Monday, June 21, 2004

A Pastor Without a Church

For the first time in eight years, I am not a pastor. Between August 1996 and June 2004, I have been the shepherd of one, or two, particular flocks at a time.

Part of me is relieved, to be honest.

Frankly, I don’t miss the weekly responsibilities that go into making sure that worship happens on a Sunday, and all the attendant duties, including picking hymns, ordering the service, writing the sermon, wondering who will read the Scripture, and so on. And I sure don’t miss the overflowing toilets, the leaky ceilings, and the endless committee meetings!

Pastors also bear a high burden of “being there” for people in crisis, and I confess that it’s a bit of a relief not to have to worry about what is coming on the other end of the phone when I pick it up. I’ve heard my share of complaints and petty requests. And there’s always a visit that I haven’t made yet ...

At times this week, I’ve felt like stretching out my arms, heaving a deep sigh, and saying, “Ahhh, I don’t have to worry about ‘church.’”

Instead, the rest of my summer will be spent traveling to various churches, preaching and making Sunday School presentations. I can stand in front of a congregation, preach my heart out, tell them the way things are, and then walk out the front door. I don’t even have to watch my back!

Yesterday I preached two services at Whaley UMC in Gainesville, Texas. Rob Spencer is a missionary kid himself – his parents served in Brazil as missionaries of the GBGM when he was a child. He felt a kinship when he heard that we were leaving this fall, so he was quick to jump on the opportunity to have us preach.

Rob has done a fantastic job at Whaley. Worship was lively, celebrative, and fun! The place was full of kids and smiling faces. I had an attentive audience, and they seemed to respond to my message and calling.

But as I observed Rob interacting with his congregation, I knew exactly what I will miss the most over the next few months.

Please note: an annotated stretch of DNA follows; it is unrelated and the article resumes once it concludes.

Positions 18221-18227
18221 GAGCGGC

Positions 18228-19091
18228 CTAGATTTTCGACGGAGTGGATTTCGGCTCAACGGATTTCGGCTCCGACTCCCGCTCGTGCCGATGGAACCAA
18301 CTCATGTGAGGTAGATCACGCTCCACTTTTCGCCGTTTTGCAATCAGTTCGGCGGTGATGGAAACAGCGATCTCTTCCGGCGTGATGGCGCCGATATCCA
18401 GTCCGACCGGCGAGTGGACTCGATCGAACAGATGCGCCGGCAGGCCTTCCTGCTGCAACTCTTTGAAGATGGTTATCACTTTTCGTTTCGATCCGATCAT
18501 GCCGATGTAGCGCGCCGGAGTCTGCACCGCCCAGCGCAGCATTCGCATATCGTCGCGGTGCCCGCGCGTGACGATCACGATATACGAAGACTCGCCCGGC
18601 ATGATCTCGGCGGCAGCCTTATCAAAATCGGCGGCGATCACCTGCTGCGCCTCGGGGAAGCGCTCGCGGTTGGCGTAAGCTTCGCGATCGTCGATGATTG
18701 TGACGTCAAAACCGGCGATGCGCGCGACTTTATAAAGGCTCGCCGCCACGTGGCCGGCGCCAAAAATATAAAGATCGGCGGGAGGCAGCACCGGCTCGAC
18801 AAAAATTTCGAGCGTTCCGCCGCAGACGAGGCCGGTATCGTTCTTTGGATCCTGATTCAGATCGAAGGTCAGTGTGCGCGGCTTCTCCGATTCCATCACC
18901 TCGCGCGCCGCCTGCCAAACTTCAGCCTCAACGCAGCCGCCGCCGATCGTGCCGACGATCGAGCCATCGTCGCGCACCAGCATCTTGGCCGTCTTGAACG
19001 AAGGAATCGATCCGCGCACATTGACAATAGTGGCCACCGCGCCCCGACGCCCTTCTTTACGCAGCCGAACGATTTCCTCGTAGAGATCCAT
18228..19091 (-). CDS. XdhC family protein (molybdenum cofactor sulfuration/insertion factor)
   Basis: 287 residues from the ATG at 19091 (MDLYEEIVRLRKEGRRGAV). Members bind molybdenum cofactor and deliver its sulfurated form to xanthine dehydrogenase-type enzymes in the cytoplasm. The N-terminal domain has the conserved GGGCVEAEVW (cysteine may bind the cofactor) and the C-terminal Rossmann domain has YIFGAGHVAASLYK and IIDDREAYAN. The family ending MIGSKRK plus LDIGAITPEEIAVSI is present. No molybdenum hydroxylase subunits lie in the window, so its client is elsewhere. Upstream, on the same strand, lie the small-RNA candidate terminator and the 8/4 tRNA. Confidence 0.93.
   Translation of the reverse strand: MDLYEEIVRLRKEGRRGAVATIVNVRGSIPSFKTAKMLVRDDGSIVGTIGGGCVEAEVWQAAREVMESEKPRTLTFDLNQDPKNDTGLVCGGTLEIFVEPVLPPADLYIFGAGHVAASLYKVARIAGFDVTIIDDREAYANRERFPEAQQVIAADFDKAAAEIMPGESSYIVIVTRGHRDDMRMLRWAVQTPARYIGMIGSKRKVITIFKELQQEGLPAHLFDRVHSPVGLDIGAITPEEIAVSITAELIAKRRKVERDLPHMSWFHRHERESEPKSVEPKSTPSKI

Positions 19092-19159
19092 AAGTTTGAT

It was obvious that Rob was among friends. He hugged, patted, encouraged, and consoled. He laughed at inside jokes. He told stories. He embodies what a pastor should be – someone who is at the center of a multitude of relationships, holding them together with a gentle grace.

That’s what I will miss -- the relationships formed within one particular local congregation. In Cameroon, my work will take me to different churches on different Sundays. I will form relationships, but not with only one church. My work will be broad and supervisory.

I wonder what it will be like, after a year or so, not to have a local congregation where one is tied in, or connected, on a weekly basis. Will I miss being able to observe Cindy’s slow, but sustained growth in the Bible? Will I my gentle, but corrective counsel of Leo and Randy? Will I come to mourn the loss of so many close relationships with people with whom I literally walked side-by-side through hell?

What about Jo, who lost two daughters within the space of just a few short months? And Erwin – he came early every Sunday just to sweep the walk and hand me a few newsclippings? Won’t I miss that? Won’t I miss serving the sacraments to the same small group of people every month?

Of course I will.

Today I mourn that loss, and the end of so many close friendships at Trailwood.